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Show $\frac{\Gamma((n-1)/2)}{\Gamma(n/2)} \approx \frac{\sqrt{2}}{\sqrt{n-2}}$

Try

Using the facts:

  • $(1 + \alpha/m)^m = e^\alpha ( 1+ r_m)$, where $\lim_{m \to \infty} \sqrt{m}r_m = 0$
  • $\Gamma(n+1) = n^{n + 1/2} e^{-n} \sqrt{2 \pi} (1 + r_n)$, where $\lim_{n \to \infty} \sqrt{n}r_n = 0$

Note :

$$ \begin{aligned} \frac{\Gamma((n-1)/2)}{\Gamma(n/2)} &= \frac{\left(\frac{n-3}{2}\right)^{(n-2)/2} e^{-(n-3)/2}(\sqrt{2\pi}(1 + r_{1n})}{\left(\frac{n-2}{2}\right)^{(n-1)/2} e^{-(n-2)/2}(\sqrt{2\pi}(1 + r_{2n})} \\ &=\left( \left(\frac{n-3}{n-2}\right)^{(n-2)/2} \sqrt{e} \frac{1+r_{1n}}{1 + r_{2n}} \right) \times \frac{\sqrt{2}}{\sqrt{n-2}} \end{aligned} $$

But I'm stuck at how I should proceed to eliminate the $\left( \left(\frac{n-3}{n-2}\right)^{(n-2)/2} \sqrt{e} \frac{1+r_{1n}}{1 + r_{2n}} \right)$ term.

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    $\begingroup$ What is your definition of $\Gamma$? According to it, proving Gautschi's inequality might be more or less trivial. $\endgroup$ – Jack D'Aurizio Nov 21 '18 at 2:21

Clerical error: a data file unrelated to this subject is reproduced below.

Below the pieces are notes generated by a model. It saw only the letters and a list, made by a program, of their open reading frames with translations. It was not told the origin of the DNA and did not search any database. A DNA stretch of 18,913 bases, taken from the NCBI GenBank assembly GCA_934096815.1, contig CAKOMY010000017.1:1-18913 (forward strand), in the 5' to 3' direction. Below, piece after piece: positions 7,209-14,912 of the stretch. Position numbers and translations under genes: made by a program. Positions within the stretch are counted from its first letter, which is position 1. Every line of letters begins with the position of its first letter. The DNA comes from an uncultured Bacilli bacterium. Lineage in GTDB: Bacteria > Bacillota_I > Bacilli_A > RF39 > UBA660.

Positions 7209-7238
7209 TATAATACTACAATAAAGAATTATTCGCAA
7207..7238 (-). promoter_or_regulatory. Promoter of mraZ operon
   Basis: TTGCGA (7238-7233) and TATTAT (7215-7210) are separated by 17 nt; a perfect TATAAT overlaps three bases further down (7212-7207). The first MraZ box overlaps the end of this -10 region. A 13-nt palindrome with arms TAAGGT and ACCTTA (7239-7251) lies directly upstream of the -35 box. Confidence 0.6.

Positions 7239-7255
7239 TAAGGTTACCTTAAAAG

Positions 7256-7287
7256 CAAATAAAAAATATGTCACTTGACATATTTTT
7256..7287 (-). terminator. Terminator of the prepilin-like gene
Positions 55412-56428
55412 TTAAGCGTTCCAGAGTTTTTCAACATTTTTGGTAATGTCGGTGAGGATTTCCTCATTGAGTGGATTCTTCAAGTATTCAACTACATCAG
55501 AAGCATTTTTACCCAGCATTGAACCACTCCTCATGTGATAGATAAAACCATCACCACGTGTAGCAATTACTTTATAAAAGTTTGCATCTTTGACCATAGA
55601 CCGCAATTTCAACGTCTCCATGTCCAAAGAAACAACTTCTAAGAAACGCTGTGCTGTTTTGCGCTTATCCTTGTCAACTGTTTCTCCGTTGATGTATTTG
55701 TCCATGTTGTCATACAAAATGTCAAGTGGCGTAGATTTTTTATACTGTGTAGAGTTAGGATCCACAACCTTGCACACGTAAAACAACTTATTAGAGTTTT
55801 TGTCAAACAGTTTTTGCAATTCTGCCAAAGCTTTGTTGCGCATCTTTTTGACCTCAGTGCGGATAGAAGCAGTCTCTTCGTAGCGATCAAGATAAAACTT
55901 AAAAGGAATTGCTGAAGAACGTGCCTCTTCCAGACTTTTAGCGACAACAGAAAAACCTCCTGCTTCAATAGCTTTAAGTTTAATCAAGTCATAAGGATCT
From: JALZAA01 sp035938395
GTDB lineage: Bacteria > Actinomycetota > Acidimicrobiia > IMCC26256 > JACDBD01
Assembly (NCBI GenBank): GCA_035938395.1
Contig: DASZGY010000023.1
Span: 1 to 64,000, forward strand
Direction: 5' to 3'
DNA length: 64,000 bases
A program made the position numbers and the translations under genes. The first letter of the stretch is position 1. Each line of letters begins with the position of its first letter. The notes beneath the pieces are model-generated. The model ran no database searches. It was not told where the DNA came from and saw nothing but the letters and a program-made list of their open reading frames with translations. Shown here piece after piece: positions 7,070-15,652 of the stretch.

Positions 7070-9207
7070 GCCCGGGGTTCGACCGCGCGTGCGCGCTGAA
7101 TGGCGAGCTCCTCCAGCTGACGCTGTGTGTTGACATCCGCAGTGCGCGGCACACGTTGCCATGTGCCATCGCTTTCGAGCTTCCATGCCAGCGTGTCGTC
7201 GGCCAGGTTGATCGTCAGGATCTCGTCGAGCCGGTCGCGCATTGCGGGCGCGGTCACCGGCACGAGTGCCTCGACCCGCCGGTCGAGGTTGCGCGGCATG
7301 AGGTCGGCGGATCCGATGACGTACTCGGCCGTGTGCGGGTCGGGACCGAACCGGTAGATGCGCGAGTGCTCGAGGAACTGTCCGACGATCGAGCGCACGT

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    $\begingroup$ what is your definition of $\approx$?? $\endgroup$ – Masacroso Nov 21 '18 at 2:39
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A possible approach:

$$ \frac{\Gamma\left(\tfrac{n-1}{2}\right)}{\Gamma\left(\tfrac{n}{2}\right)}=\tfrac{1}{\sqrt{\pi}}\,B\left(\tfrac{n-1}{2},\tfrac{1}{2}\right)=\frac{1}{\sqrt{\pi}}\int_{0}^{1}x^{\frac{n-3}{2}}(1-x)^{-1/2}\,dx=\frac{2}{\sqrt{\pi}}\int_{0}^{1}\frac{x^{n-2}}{\sqrt{1-x^2}}\,dx $$ gives $$ \frac{\Gamma\left(\tfrac{n-1}{2}\right)}{\Gamma\left(\tfrac{n}{2}\right)}= \frac{2}{\sqrt{\pi}}\int_{0}^{\pi/2}\left(\cos\theta\right)^{n-2}\,d\theta\sim\frac{2}{\sqrt{\pi}}\int_{0}^{+\infty}\exp\left[-(n-2)\frac{\theta^2}{2}\right]d\theta=\sqrt{\frac{2}{n-2}}. $$ Notice that the integral representation (as a moment) instantly gives that the LHS is a log-convex function. The asymptotic equivalence $\sim$ can be seen as an instance of Laplace/Hayman's method.

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